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Positive symptoms are a useful predictor of aggression in schizophrenia. Although a similar pattern of abnormal brain structures related to both positive symptoms and aggression has been reported, this observation has not yet been confirmed in a single sample.
To study the association between positive symptoms and aggression in schizophrenia on a neurobiological level, a prospective meta-analytic approach was employed to analyze harmonized structural neuroimaging data from 10 research centers worldwide. We analyzed brain MRI scans from 902 individuals with a primary diagnosis of schizophrenia and 952 healthy controls.
The result identified a widespread cortical thickness reduction in schizophrenia compared to their controls. Two separate meta-regression analyses revealed that a common pattern of reduced cortical gray matter thickness within the left lateral temporal lobe and right midcingulate cortex was significantly associated with both positive symptoms and aggression.
These findings suggested that positive symptoms such as formal thought disorder and auditory misperception, combined with cognitive impairments reflecting difficulties in deploying an adaptive control toward perceived threats, could escalate the likelihood of aggression in schizophrenia.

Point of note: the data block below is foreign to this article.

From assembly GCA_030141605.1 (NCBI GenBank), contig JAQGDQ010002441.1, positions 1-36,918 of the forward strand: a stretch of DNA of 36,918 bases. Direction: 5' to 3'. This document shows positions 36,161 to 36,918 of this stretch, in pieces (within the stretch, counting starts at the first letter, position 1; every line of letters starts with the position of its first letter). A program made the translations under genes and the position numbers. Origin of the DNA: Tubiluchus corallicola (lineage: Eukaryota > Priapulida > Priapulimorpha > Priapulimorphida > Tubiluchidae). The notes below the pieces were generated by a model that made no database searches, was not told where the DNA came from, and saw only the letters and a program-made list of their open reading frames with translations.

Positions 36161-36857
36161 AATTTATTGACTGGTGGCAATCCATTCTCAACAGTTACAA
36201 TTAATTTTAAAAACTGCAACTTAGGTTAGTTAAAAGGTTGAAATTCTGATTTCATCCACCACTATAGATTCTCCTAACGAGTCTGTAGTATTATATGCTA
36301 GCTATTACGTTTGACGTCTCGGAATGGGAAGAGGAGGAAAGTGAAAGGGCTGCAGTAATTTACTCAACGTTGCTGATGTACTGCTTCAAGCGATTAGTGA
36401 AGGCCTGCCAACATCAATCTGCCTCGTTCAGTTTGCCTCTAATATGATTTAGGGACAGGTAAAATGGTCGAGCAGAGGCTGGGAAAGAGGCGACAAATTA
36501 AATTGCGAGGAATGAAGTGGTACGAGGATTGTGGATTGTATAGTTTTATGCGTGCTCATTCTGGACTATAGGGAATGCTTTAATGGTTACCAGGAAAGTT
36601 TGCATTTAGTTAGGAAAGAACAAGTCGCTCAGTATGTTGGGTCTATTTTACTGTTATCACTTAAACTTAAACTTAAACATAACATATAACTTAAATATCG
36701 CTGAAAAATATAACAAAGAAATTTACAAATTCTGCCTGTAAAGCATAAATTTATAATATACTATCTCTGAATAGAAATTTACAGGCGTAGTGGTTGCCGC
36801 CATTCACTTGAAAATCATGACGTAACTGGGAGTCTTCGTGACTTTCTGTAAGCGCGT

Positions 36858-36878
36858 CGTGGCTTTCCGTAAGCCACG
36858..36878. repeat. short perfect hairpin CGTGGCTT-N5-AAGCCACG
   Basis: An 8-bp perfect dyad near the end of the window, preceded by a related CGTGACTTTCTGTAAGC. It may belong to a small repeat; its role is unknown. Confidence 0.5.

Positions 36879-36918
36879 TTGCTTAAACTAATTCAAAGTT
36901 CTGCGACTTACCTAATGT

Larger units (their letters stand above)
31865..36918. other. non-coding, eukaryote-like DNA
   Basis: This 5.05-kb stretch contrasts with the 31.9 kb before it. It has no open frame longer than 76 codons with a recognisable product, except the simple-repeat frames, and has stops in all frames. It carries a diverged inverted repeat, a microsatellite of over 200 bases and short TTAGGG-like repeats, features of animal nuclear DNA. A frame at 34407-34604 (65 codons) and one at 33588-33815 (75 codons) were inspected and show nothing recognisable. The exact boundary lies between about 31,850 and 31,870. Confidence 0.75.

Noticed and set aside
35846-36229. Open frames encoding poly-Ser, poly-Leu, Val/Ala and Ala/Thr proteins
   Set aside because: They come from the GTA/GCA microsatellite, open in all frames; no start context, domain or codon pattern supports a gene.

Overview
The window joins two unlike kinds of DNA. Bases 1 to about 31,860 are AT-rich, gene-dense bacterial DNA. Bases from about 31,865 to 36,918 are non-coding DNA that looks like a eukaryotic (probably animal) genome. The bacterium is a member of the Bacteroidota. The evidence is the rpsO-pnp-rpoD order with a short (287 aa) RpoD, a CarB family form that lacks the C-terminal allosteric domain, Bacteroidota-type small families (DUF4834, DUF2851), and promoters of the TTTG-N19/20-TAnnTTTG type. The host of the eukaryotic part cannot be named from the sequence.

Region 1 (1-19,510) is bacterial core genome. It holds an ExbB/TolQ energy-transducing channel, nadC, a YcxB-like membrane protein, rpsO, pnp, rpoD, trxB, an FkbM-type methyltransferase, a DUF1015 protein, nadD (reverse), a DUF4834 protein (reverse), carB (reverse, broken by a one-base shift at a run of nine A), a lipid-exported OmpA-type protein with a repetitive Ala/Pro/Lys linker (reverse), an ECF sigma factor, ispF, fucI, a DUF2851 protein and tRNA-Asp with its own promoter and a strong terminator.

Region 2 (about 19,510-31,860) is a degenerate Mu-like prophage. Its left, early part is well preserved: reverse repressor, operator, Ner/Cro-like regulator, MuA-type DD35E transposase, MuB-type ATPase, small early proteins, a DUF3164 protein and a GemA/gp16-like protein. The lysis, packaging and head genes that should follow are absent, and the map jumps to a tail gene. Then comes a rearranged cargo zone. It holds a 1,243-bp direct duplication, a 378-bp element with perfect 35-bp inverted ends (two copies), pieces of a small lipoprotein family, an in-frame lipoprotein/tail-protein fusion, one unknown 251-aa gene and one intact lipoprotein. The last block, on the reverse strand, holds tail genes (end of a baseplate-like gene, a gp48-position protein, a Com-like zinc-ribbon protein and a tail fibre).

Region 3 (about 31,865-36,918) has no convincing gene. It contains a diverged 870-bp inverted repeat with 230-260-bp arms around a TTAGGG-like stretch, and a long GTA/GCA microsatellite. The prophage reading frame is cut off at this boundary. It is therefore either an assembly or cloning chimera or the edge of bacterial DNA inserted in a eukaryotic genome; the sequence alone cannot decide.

Drawing on select examples of adoption policy, this article considers key assumptions in discourse about ‘the best interests of the child’. The central argument is that the life-long impact of adoption needs to be recognised so that the long-term interests of adoptees are met, and not only when they are children. Based on doctoral research into the experiences of adult Korean adoptees in the United States and Australia, this article argues that currently post-adoption services are geared to adoptive parents and the adoptee-as-child and do not adequately address the needs of adoptees beyond childhood. Accurate and accessible information is important for adoptees as they try to understand their past and make sense of their identities.
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